For example, our team originally aimed to encrypt the data inside a JWT envelope using a public key so the third-party recipient would have a private key to decrypt that data. We discovered that for our public key to be secure enough, it had to be greater than 4000 bits. This was the only way to guarantee our customer’s information wouldn’t be hacked. On a different note, this also raised a separate issue...
2. Watch Your Performance
This is where we ran into our first challenge! If you maximize your JWT payload with large amounts of information to avoid querying extra customer information on the backend, performance slows way down.
The reason was straightforward: the encryption process and the decryption process for the JWT payload and signature requires a lot of power. This is especially true if the customer request comes in during “rush hour,” or high traffic times. We needed high security for our encryption process but had to do it in the way that performance wouldn’t suffer.
We were sold on JWT as a solution, but we just needed another way to securely maximize our payload. Back to the drawing board.
3. Encrypt JWT Content Payloads
To be clear, we were trying to integrate three systems together within a Java environment: the client’s mobile application, our middleware solution, and third-party customer loyalty application. However, soon into this project we noticed a significant vulnerability with JWT: even though the content of JWT payload cannot be altered, it still can be viewed. This means that if you are storing any sensitive information, it will be exposed for anyone hacking into that communication.
One writer captures the issue this way: Since JTW is “just base64url encoded . . . it is clear that they can be decoded by a base 64 decryption tool. So JWT does not provide security measures to protect the payload. If we need to secure the payload of the JWT we need to configure any kind of security providing layer to the payload before the JWT is generated.”
In order to guarantee that the JWT payload information is hidden we encrypted the content of the payload by applying a synchronous token that is hashed and signed with a private key.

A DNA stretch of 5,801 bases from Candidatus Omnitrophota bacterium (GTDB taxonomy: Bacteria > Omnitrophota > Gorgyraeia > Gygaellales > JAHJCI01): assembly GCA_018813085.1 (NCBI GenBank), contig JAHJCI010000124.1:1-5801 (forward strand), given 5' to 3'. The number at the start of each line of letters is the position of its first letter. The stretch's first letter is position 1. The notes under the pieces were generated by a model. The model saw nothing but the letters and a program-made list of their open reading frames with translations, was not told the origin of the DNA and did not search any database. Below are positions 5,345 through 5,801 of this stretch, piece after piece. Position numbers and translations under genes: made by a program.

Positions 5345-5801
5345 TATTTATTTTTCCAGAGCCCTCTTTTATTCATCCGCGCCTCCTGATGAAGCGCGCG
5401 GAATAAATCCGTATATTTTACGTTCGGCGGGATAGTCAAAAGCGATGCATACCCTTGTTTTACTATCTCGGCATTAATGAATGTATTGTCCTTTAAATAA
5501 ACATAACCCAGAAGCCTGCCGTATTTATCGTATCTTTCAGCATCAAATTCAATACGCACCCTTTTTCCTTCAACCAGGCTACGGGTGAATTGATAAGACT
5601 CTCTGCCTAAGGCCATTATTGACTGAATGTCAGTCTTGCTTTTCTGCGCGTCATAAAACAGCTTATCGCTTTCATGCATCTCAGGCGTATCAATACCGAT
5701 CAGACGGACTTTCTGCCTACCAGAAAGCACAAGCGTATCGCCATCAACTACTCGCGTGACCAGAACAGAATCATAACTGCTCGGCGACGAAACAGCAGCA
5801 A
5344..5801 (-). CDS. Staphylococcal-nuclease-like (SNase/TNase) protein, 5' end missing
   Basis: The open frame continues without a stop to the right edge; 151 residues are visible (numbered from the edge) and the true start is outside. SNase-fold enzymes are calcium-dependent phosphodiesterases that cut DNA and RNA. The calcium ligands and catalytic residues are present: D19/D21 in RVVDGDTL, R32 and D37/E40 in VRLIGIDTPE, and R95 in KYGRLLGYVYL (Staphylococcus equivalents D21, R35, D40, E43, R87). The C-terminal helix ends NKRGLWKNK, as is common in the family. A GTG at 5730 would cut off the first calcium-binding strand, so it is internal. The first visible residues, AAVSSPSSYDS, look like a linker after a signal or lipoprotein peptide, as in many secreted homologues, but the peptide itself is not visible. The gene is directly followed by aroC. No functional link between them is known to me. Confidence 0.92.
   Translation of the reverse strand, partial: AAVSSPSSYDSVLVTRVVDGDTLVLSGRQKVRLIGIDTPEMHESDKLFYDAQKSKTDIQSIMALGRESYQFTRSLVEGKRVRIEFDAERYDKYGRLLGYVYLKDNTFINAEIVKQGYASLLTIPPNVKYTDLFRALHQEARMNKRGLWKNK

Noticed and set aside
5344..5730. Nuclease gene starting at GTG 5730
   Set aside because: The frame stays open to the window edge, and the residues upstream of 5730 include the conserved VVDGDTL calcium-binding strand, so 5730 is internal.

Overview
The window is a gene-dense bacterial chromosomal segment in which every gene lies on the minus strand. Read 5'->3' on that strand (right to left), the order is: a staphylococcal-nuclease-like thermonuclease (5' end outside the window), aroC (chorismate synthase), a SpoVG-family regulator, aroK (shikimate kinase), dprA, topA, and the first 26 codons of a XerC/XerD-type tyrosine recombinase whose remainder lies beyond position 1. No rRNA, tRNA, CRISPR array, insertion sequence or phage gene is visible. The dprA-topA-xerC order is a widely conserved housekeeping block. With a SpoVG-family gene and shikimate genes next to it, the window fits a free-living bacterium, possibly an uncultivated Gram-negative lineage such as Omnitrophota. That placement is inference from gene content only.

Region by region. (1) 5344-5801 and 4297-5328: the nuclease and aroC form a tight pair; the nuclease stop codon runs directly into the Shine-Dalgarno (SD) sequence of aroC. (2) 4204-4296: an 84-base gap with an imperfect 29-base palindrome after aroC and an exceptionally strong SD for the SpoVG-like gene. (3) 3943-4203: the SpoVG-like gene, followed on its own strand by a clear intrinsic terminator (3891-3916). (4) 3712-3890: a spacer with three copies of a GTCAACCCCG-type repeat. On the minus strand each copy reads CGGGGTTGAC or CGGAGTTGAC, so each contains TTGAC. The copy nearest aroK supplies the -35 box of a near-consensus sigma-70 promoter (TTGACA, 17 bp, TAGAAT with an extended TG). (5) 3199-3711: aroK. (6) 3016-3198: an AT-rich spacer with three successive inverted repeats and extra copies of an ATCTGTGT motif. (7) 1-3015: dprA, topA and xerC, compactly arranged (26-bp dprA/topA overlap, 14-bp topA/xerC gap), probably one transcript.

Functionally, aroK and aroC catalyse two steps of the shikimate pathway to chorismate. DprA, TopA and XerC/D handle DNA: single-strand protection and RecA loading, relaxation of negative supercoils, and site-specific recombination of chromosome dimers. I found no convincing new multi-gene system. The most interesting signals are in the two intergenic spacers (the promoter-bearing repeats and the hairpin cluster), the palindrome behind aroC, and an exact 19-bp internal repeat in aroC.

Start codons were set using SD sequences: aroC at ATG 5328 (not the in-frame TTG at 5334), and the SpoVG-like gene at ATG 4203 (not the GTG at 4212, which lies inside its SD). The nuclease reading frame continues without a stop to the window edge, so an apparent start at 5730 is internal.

This fulfilled two levels of protection: Not only the content cannot be altered because it’s hashed and signed by a private key, the content was now hidden through encryption.
4. Don’t Just Encrypt, but Sign Your Keys
Even with the JWT payload content encrypted and hidden, we still found that we had to take things to another level. The reason was simple: someone who might try to brute force attack the token could eventually figure it out. Once done, the culprit would then proceed to decrypt and encrypt all the traffic between the parties they are sniffing. Consider this scenario:
- Imagine 41 is communicating with 42 and sending sensitive information
- Imagine if I can capture the public key of 41
- I can encrypt some garbage information and send it to 42 pretending that I am 41
Because of this vulnerability in JWT, we found it was important to not just encrypt the information but sign it with a private key. This way we could guarantee the specific origin of the one sending the information.
5. Pay Attention to Your Payload
Everything we’ve said so far can be distilled into several underlying principles that should guide your application security strategy in general and specifically using JWT.
- There might be a push to build big payloads in order to minimize extra customer information queries across systems, but this comes with performance tradeoffs.
- Hashing and signing are not heavy performance tasks within a JWT token.
- However, bigger payloads do slow down performance significantly.
- Encryption key length and data length both impact performance as well.
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With all the focus today on digital transformation and the competing concerns about innovation, connectivity, speed, agility, and customer experience, business owners must be equally or more vigilant about security. Statistics indicate that an organization may expect at least one data breach in its lifetime, and likely more.
Maybe you’re worried about how protected your company data really is, or unsure of where to start implementing application security into your development lifecycle.
At Integrant, security is never left to chance! Topics like authentication, authorization, and JSON Web Tokens are as integral to our development process as functions and loops. Whether you’re in the planning stages or already well along on the path of application development, we are ready to help you develop your end-to-end security solution.
If you’re looking for seasoned enterprise Java developers, who are up to date on the latest security trends and best practices, then you’ve come to the right place. We want to work with you! Connect with us today to learn how we can partner together on your next project.